We have examined the ability of mice with severe combined immunodeficiency (SCID mice) reconstituted with human peripheral blood mononuclear cells (PBMC) to generate human antibody responses after specific immunization. SCID mice reconstituted with cells from a keyhole limpet hemocyanin (KLH)-naive donor are unable to generate specific human antibody responses after immunization with that antigen. After KLH immunization, SCID mouse recipients of human PBMC from a KLH-immune subject develop specific human antibody levels exceeding those of the donor. Human antitetanus antibody titers in reconstituted, immunized mice are also equivalent to those of the donor, provided that the mice are immunized within days of human cell transplantation. The ability of reconstituted mice to generate high titers of specific human antibody is lost within 35 days of human cell reconstitution, even though titers of total human immunoglobulin (Ig) are preserved. SCID mice reconstituted with tetanus-immune donor cells fail to generate IgA responses after booster immunization, and IgM responses are low or nonexistent. These data indicate that early exposure of the adoptive recipients of human cells to antigen is required to transfer specific human humoral responses. These findings are also consistent with a requirement for persistence of antigen for the maintenance of B-cell memory. The ability to achieve specific human antibody levels equivalent to those obtained with humans indicates that reconstituted mice may be useful for the evaluation of human antibody-mediated mechanisms of resistance to infection. The data indicate, however, that cells from immunized donors will have to be used for such studies.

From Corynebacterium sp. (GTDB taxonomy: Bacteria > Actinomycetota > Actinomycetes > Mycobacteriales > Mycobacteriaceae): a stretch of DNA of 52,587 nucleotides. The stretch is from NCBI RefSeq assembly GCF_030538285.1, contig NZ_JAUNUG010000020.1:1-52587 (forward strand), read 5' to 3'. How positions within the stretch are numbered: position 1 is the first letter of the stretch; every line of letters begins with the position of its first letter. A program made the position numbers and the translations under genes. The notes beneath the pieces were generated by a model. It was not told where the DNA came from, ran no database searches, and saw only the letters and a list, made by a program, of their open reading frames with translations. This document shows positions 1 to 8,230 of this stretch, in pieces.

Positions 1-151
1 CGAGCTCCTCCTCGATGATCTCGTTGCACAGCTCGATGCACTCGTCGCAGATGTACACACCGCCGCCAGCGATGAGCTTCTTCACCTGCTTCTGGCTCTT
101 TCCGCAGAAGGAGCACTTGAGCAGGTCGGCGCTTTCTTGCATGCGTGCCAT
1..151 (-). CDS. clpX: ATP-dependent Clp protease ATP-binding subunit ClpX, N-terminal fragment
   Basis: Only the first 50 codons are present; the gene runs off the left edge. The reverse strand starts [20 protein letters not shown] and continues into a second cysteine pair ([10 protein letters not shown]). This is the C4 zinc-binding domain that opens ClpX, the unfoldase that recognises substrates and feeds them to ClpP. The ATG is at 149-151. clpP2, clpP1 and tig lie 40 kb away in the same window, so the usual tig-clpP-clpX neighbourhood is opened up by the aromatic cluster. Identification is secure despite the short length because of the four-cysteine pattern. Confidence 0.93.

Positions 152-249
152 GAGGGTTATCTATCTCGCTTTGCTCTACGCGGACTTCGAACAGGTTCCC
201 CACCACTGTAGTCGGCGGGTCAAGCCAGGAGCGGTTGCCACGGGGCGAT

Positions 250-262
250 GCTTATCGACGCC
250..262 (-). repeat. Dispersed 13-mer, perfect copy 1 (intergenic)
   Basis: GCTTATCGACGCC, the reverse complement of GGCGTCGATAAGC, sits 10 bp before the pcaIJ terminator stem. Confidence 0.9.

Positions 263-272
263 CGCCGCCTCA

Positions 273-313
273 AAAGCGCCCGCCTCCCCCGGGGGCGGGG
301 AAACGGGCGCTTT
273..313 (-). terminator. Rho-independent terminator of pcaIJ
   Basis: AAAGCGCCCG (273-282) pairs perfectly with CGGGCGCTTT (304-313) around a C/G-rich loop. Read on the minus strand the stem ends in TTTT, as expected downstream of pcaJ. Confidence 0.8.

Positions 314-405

|Original language||English (US)|
|Number of pages||4|
|Journal||Infection and immunity|
|State||Published - 1992|
ASJC Scopus subject areas
- Infectious Diseases